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Gabbard accuses Hirono, Democratic colleagues of religious bigotry

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    House Speaker Nancy Pelosi of Calif., administers the House oath of office to Rep. Tulsi Gabbard, D-Hawaii, during a ceremonial swearing-in on Capitol Hill in Washington, last week, during the opening session of the 116th Congress.

Congresswoman Tulsi Gabbard took aim at Democratic colleagues, including U.S. Sen. Mazie Hirono, accusing them of religious bigotry in their questioning of Brian Buescher, a nominee to the U.S. District Court of Nebraska, in an opinion piece published by The Hill yesterday.

Such a schism in Hawaii’s Democratic congressional delegation is highly unusual. Hirono’s office wasn’t told of the piece before it ran. In a statement issued today, Hirono called Gabbard’s opinion misguided and suggested it was influenced by arguments advanced by “right-wing ideologues.”

“Senator Hirono, asks all judicial nominees – particularly those who have expressed very strong personal ideological views in conflict with Supreme Court precedent – if they can be fair. She asked Mr. Buescher, who has a clear record of anti-choice activism, whether or not he could separate his personal beliefs from decisions he would make if confirmed for a lifetime appointment on the federal bench,” said Will Dempster, a spokesman for Hirono, in a statement. “Over the past two years, the senator has been attacked by right wing ideologues for her examination of Donald Trump’s ideologically-driven nominees to the courts. It is unfortunate that Congresswoman Gabbard based her misguided opinion on the far-right wing manipulation of these straightforward questions.”

Gabbard’s opinion piece argues that for years “politicians have weaponized religion for their own selfish gain, fomenting bigotry, fears and suspicious based on the faith, religion or spiritual practices of their potential opponents.”

The congresswoman later zeroes in on the recent questioning of Buescher, without mentioning Hirono by name. Both Hirono and Sen. Kamala Harris (D-Calif.) had questioned Buescher last month about whether he could rule impartially on issues related to abortion and same-sex marriage, noting that Buescher was a member of the Knights of Columbus, which has taken public stances on both.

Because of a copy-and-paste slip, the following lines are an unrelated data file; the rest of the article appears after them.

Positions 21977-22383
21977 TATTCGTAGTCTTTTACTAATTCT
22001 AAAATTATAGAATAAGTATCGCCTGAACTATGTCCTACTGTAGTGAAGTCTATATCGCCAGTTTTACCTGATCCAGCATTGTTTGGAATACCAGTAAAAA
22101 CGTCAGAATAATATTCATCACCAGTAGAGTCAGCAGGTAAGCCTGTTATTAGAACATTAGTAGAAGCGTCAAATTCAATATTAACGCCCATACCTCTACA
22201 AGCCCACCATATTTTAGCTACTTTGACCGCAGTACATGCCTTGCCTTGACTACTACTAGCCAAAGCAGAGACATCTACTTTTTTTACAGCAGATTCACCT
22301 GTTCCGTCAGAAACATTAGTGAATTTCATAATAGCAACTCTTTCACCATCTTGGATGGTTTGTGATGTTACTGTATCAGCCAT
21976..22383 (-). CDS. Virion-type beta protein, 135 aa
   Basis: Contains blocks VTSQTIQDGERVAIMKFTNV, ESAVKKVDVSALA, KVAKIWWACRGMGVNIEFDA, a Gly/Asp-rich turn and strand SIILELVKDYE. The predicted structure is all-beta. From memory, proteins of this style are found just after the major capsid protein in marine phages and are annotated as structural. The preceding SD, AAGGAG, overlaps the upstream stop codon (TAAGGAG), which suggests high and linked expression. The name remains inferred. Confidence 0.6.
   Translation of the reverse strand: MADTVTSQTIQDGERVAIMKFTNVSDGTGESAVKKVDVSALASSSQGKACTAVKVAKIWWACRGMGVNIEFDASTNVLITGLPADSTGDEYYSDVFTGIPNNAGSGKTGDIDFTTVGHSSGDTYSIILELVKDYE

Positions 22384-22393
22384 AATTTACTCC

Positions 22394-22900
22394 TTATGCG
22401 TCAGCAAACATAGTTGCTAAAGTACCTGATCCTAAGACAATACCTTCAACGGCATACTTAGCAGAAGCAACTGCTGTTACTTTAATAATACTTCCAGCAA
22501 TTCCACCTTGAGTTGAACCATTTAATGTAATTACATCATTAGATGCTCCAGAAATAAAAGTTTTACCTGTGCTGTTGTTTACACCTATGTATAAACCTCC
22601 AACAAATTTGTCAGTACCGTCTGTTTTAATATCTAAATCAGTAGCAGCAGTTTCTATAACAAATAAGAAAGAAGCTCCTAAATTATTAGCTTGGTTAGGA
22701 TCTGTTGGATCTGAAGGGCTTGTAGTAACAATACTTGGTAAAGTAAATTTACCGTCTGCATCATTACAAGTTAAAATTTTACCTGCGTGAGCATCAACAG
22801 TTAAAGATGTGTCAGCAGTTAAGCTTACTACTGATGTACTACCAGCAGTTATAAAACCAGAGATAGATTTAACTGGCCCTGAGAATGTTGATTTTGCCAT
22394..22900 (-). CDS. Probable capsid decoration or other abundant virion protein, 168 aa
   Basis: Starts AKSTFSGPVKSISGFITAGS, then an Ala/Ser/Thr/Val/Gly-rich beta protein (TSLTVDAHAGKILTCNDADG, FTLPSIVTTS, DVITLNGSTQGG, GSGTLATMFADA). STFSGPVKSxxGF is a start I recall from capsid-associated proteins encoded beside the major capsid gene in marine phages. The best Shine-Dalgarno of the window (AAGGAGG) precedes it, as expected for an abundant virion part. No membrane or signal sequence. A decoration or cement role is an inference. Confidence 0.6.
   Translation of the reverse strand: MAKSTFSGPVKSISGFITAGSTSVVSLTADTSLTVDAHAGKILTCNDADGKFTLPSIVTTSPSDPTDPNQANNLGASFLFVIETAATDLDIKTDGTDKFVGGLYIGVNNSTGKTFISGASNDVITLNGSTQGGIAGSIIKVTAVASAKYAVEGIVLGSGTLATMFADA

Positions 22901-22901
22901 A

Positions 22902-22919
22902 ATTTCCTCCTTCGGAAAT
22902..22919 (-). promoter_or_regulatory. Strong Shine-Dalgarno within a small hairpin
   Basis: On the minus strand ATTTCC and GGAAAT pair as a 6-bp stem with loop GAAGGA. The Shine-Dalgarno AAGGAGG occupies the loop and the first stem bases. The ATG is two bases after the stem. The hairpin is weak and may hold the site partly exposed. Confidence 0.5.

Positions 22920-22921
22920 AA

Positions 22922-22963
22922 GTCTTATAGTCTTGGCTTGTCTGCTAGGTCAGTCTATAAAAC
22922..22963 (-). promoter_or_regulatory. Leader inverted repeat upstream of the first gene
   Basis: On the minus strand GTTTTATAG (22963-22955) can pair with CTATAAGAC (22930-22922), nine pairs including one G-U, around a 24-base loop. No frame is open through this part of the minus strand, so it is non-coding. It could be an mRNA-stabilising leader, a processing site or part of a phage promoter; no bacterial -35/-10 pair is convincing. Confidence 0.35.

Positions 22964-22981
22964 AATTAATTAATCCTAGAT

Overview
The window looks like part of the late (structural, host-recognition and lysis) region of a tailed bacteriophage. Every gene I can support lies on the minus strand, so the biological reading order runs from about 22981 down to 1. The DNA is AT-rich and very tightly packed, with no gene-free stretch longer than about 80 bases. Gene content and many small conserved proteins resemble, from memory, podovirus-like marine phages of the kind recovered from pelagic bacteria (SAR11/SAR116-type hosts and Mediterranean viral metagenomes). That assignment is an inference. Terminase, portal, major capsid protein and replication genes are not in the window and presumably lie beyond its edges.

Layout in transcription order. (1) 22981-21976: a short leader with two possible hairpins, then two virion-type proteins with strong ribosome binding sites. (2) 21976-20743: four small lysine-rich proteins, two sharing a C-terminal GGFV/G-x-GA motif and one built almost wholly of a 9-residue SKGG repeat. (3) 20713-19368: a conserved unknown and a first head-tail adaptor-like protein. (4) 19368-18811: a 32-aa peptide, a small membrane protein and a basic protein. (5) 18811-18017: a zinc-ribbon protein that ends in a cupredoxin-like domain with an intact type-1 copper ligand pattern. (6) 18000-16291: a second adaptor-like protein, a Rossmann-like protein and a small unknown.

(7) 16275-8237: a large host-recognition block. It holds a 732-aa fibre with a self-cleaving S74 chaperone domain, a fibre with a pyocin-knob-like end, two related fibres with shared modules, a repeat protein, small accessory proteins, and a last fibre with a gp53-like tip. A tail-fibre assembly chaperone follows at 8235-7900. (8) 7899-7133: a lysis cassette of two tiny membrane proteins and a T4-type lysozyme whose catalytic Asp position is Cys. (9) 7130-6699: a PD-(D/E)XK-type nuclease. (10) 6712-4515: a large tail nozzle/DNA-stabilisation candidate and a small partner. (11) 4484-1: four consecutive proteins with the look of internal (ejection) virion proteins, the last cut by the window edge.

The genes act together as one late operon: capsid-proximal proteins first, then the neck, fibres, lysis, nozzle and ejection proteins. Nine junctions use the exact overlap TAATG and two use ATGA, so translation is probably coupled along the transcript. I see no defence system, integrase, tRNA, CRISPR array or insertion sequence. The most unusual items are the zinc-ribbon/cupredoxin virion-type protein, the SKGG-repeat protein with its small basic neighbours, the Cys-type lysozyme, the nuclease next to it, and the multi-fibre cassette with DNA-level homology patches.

“I stand strongly against those who are fomenting religious bigotry, citing as disqualifiers Buescher’s Catholicism and his affiliation with the Knights of Columbus,” wrote Gabbard. “If Buescher is ‘unqualified’ because of his Catholicism and affiliation with the Knights of Columbus, then President John F. Kennedy, and the ‘liberal lion of the Senate’ Ted Kennedy would have been ‘unqualified’ for the same reasons.”

Gabbard goes on to take a swipe at U.S. Sen. Dianne Feinstein (D-Calif.) who questioned Amy Coney Barrett during her confirmation hearings in 2017 to serve as U.S. Circuit Court judge in the 7th Circuit.

”Elected leaders engaging in religion-baiting are playing with fire. They are sacrificing the well-being, peace and harmony of our country to satisfy their own political ambitions for partisan political interests,” wrote Gabbard. “We must stand together, call out and reject religious bigotry no matter where it comes from, and fight to protect the freedoms and principles that bind us together as Americans.”

Gabbard’s criticism was praised in an opinion piece by the Washington Examiner, a right-leaning publication.

But Colin Moore, director of the Public Policy Center at UH Manoa, called it “really shocking,” in an interview with Hawaii News Now. He also opined that Gabbard could be trying to assert her independence as she considers a presidential run.

A spokeswoman for Gabbard said in a statement that the congresswoman would always oppose religious bigotry: “Congresswoman Tulsi Gabbard respects Senator Mazie Hirono, but we must always remember that freedom of religion is enshrined in our Constitution and in our Bill of Rights, which so many brave Americans across generations have put their lives on the line to protect. No nominee for public service should be disqualified, either directly or indirectly because of their religion or religious affiliation. She will always fight for religious freedom and oppose religious bigotry — no matter where it comes from or to whom it’s directed, be they Christians, Buddhists, Muslims, Hindus, or atheists.”

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